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How to Conquer the World and Make it Green

04/03/2012

Remember my submission to UNEP’s World Environment Day blogging competition? Well, I made the top ten! I’m now competing in a ‘blog-off’ against 9 other bloggers  to be UNEP’s official blogger for World Environment Day in Rio de Janeiro, Brazil on June 6th. I would be delighted if you could go here and vote for my post  And if you have a few seconds to share the link to my post on Facebook or Twitter, I will be eternally grateful!

Picture my coronation:

All the world’s political leaders gathered before me—in a sunlit forest glade, where I have requested the crowning be held. Barack Obama gives me a wink as I raise my sceptre, which is made from 100% recycled materials.

I ask the gathered throng of presidents and prime ministers and monarchs if they are ready to end fossil fuel subsidies, and they raise fists in the air, chanting an Occupy slogan. I ask if they’re prepared to reach an international agreement on climate change. They go wild.

I kneel, and two doves descend from the sky, a crown of woven lotus blossoms clutched in their beaks. They lower it onto my head, and fly away. I am become Scott, Green Emperor of Planet Earth—here to make the 21st century sustainable, prosperous, and just.

And then, of course, I wake up.

Image credit: Carlos Gotay Martinez

I wake up to a world in which it isn’t just silly to think I’m likely to become some sort of global hegemon—it may also be naïve to think anyone with truly environmental priorities can attain that much political influence. With global politics swayed so heavily by corporations and special interests, how likely are the reins of power to be handed to an individual (or group) interested in prioritizing sustainability over short-term profits?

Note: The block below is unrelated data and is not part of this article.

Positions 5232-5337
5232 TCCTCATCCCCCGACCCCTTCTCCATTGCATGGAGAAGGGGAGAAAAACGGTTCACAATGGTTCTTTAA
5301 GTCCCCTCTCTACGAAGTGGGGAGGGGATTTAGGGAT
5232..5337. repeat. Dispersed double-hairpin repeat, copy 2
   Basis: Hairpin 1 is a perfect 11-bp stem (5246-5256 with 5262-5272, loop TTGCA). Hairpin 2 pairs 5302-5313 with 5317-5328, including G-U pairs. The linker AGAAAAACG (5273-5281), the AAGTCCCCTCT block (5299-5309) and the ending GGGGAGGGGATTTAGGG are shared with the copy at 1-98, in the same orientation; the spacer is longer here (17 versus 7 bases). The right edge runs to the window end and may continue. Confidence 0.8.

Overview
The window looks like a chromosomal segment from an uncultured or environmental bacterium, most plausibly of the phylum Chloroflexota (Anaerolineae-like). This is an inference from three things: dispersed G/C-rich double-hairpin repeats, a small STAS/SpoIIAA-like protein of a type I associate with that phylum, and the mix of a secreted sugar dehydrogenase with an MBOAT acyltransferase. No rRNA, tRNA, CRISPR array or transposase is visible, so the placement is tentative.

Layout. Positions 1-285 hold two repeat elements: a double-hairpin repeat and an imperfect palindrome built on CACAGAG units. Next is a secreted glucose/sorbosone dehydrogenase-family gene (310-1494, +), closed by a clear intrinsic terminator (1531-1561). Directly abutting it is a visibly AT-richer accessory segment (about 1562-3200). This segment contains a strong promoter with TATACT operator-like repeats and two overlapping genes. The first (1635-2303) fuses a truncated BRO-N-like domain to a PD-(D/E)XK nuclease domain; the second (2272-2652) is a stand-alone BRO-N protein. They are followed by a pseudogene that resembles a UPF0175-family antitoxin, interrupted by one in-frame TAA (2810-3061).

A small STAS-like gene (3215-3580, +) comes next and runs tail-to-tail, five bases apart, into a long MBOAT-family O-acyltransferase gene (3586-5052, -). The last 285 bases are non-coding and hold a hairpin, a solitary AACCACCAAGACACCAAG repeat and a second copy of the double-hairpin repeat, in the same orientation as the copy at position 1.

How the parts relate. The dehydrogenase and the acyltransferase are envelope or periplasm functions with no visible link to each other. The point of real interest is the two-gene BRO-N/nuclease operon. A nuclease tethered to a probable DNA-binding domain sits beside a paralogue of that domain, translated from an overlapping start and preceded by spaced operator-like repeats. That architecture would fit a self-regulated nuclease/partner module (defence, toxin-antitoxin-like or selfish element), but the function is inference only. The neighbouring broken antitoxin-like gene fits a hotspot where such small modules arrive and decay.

A world leader seeking to make the 21st century sustainable would want to stop using GDP as the sole measure of a nation’s health. Such a leader would also want to end government subsidies to fossil fuel corporations, which are not only the wealthiest companies on Earth, but are also destabilizing the climate our food systems depend on. As well, a truly environmental leader would probably want to mention the words “climate change” once in a while.

But these measures are not currently popular with the world’s most powerful business interests.

I’m not saying it’s impossible to put sustainability on the world agenda. What I am saying is we can’t afford to wait around for some environmental saviour to get voted in. We need to take this into our own hands.

The good news is that we’ve arrived at a time in which the people, when they want to, can wield more power than corporations and governments. The internet is helping decentralize power. It played a significant part in both Arab Spring and the Occupy movement, and when the U.S. government tried to pass legislation that would have restricted internet freedom everywhere, users worldwide staged history’s largest online protest to stop it. And they succeeded.

We have the ability to retake our planet. But we need to start getting as riled up about sustainability issues as we did about internet freedom.

The following four goals are vital to a sustainable 21st century:

1) Protect our ability to coordinate online. When governments try again to pass legislation (like SOPA) that would undermine free speech and innovation, we must be ready to rise up once again and defend our freedoms.

Image credit: Brian Sims